Having said that, there's a lot to recommend spending a couple of hours watching Brad Pitt jet around the world with great difficulty trying to solve the Zombie Apocalypse. This isn't Brad in full-on charm mode, or even particularly acting. If anything, having such a big star seems a little odd for such an everyman role (even if said Everyman is a super competent former UN Special Investigator dude). But hell, I was won over by this film the second Mireille Enos announced "I picked up flares" and pointed out a handy helicopter landing spot. Oh my god, a normal couple actually working together, being sensible in the face of the Zombie Apocalypse and taking turns to be quietly awesome with hardly any dumb rescue scenes. You never see that in these films. Given that it starts with one of those tooth-achingly annoying 'perfect family' scenes right at the start, it could have gone very, very wrong. Brad does of course get marked down for not looking where he's going whilst driving a car very fast through a Zombie Panic but, y'know, it all evens out.[Spoiler (click to open)]In fact, once they're done keeping their own kids safe, Brad & Mireille then go start adopting other war orphans[Spoiler (click to open)](and that article about how WWZ is a very obvious metaphor for Brad Pitt's real life - where the zombies are actually paparazzi and the triumph of the third act is that everyone ignores him - is too on the nail to ignore really).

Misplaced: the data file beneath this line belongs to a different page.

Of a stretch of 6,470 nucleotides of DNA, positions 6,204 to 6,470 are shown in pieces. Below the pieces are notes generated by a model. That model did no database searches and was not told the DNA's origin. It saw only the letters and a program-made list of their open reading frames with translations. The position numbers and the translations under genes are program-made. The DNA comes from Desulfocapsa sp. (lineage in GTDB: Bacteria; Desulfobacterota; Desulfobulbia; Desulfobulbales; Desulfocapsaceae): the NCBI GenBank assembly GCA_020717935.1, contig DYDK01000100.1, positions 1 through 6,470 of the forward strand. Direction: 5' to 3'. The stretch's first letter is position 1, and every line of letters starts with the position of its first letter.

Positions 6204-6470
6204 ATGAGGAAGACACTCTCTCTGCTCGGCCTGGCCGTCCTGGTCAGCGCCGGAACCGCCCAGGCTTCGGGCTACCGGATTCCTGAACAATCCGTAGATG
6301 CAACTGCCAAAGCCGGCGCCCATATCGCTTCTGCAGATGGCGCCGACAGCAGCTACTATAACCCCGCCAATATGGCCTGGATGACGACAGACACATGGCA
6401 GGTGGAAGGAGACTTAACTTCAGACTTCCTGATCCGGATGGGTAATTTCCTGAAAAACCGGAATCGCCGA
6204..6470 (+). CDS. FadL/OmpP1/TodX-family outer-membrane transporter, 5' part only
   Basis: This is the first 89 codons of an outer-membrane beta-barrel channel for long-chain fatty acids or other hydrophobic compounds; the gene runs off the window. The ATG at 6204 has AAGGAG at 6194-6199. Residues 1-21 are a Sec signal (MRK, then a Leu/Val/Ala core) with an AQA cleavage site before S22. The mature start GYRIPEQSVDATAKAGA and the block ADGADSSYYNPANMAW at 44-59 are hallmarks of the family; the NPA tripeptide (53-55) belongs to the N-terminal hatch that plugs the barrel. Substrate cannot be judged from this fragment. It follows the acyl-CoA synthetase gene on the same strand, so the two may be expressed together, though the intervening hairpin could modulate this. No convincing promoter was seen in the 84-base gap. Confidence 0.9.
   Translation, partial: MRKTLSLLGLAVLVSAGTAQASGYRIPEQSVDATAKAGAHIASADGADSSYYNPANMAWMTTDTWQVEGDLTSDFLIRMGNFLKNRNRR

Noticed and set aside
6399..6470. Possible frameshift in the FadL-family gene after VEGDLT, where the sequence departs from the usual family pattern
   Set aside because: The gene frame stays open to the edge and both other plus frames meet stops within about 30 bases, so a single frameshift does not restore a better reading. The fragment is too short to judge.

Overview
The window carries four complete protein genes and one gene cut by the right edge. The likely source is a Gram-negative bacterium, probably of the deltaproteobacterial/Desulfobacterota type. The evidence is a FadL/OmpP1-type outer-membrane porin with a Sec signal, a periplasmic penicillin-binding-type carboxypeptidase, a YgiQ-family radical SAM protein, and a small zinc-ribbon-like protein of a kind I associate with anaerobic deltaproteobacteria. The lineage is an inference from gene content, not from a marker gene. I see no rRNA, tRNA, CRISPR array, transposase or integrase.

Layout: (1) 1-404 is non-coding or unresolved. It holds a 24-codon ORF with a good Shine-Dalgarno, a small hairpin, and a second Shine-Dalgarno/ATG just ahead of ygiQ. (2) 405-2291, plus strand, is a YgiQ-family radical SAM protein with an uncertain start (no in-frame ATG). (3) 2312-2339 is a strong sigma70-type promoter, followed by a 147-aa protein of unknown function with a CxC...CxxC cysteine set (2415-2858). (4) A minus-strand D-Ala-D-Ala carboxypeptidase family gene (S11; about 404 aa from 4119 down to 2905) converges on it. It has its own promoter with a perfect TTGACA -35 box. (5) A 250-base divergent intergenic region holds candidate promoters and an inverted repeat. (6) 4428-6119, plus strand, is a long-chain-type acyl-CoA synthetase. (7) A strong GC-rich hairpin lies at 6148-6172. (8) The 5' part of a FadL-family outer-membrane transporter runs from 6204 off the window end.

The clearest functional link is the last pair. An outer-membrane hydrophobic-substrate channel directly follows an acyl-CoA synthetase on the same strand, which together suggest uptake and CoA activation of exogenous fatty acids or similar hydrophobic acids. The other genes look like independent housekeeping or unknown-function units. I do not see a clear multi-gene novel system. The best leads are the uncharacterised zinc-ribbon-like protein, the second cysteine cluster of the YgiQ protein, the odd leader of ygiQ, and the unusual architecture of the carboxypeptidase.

This film kinda pushes my buttons because most of the characters are sensible, pretty competent and - even better - don't need to be rescued. Or if they are being rescued, it's probably by someone whose life they already saved about ten seconds ago. Or they just quietly sacrifice themselves for the greater good, but it's not exactly played for OTT sentimentality, more to hone the sense that the Zombie Horde has overwhelmed them like pretty much everythig else in its path. It has quirk - bicycles! inopportune phones ringing! random Welshness! - and the visuals are pretty fabulous. It also manages to avoid the urge to pile on the sentimentality at every turn, but - and this is unheard of for a zombie film - also doesn't leave you inherently depressed about the world ending. 28 Days Later kind of pulls it off, but soo much trauma beforehand! Even Shaun of the Dead is a bit too much of a downer for me (although weirdly, I can cope with it in books: The Reapers Are The Angels and White Horse are two of my favourite post-apocalyptic and they're both zombie-fied).[Spoiler (click to open)]I can just about cope with the Dawn of the Dead remake but I have to intensely ignore the very end where practically everyone croaks. I keep trying with The Walking Dead, and at some point I will finish season two, but I seriously don't have that much time in my life to devote to something that depressing.